Finding your Zen
Up until now, most of my blogs have been more “how to” and less of my thoughts and perspective. This blog sheds light on how I find a little peace despite the chaos. Most of us can probably agree that our current state of politics is far from ideal. When did we become so divided? It’s easy to feel stressed, sad and separated. Yoga has helped me to tap into a universal feeling of calmness and connectivity. There are many different types of yoga. I went years where I only practiced hot yoga, and now I prefer a more gentle or restorative. For those of you who are new to yoga, the benefits are vast and available to all ages and fitness levels. When I first started my practice, I found that attending classes in a studio with a trained instructor was crucial to deveoping the basics. But everyone is different and you may find a home practice rewarding from the very begining.
A few things to consider when looking for a studio:
1.) Pick a class that is right for where your body is today. Most studios will take your $, but anyone that is not very physically fit, advanced in years or overweight should not take an intensive or hot class. I recommend trying a non-heated slow vinyasa, gentle, restorative or yin class.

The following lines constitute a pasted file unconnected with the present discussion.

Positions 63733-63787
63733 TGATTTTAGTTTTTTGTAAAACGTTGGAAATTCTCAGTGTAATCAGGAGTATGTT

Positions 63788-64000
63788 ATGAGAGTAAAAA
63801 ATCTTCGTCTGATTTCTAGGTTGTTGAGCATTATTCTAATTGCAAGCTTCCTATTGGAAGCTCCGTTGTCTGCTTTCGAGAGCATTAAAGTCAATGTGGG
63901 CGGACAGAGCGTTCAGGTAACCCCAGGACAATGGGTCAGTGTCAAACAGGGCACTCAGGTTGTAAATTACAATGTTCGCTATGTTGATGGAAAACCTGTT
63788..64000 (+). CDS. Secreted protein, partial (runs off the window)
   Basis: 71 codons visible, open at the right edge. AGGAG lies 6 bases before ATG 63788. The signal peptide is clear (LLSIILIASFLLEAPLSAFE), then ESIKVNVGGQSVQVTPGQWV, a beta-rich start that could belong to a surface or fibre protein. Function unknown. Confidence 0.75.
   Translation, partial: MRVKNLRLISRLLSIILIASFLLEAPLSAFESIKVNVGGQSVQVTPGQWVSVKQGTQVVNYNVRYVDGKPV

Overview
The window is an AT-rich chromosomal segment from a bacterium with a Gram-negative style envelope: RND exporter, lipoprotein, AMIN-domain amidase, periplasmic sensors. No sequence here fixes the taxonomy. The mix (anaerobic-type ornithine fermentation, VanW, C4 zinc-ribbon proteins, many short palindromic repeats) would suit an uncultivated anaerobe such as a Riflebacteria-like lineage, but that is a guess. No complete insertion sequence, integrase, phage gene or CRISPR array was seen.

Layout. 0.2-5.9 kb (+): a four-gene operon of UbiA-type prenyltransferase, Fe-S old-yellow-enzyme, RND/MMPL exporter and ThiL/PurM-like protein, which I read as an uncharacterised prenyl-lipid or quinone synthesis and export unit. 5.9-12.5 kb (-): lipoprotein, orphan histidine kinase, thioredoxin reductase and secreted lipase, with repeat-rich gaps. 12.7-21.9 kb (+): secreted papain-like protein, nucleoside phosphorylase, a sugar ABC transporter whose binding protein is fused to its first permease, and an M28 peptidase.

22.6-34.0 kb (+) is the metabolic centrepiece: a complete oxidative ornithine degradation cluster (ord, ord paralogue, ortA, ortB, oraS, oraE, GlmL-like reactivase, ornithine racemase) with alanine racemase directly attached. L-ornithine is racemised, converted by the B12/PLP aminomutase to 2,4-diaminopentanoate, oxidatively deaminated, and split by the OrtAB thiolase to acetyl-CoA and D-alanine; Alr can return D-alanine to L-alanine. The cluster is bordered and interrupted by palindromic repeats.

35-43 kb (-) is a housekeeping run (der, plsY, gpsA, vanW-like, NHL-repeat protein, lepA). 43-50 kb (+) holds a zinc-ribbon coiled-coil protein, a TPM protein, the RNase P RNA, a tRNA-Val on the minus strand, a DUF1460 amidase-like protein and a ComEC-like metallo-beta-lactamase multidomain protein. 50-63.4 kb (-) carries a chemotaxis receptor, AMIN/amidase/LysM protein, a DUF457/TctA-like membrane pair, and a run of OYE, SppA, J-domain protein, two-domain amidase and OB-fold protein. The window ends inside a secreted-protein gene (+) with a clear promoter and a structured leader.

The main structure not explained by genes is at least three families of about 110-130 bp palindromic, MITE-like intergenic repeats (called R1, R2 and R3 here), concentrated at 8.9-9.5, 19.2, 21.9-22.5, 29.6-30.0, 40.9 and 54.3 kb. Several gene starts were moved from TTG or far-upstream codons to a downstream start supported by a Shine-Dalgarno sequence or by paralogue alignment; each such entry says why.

2.) Do you have any pre-existing injuries? Many studios are offering programs for people with back problems. Always inform your instructor prior to taking any class.
3.) Are you comfortable with the instructor adjusting you? Adjustments are often done on your back or hip and foot alignment. You need to be aware that most instructors will go around the room and help align the students. If you’re uncomfortable with this, you must tell them.
4.) Studios vary dramatically on the spiritual element. If you are weirded out by chanting and meditation, you may want to stick with a yoga studio that focuses solely on the physical aspects of yoga.
5.) Yoga is not for women only! More and more I am noticing that studios have a fairly even ratio between men and women. Better yet, take your spouse or special friend.
6.) Just do it. There’s so many reasons to put it off but you won’t know if you don’t go. Most studios offer first classes for free or deeply discounted.
Several years ago, I was attending an inversion workshop and I will admit I had some negative thoughts around ever doing one. But within an hour, I was able to do an unsupported headstand, which I had thought completely impossible. What a dramatic change of perspective. Until we go outside our comfort zone, there is limited opportunity for change.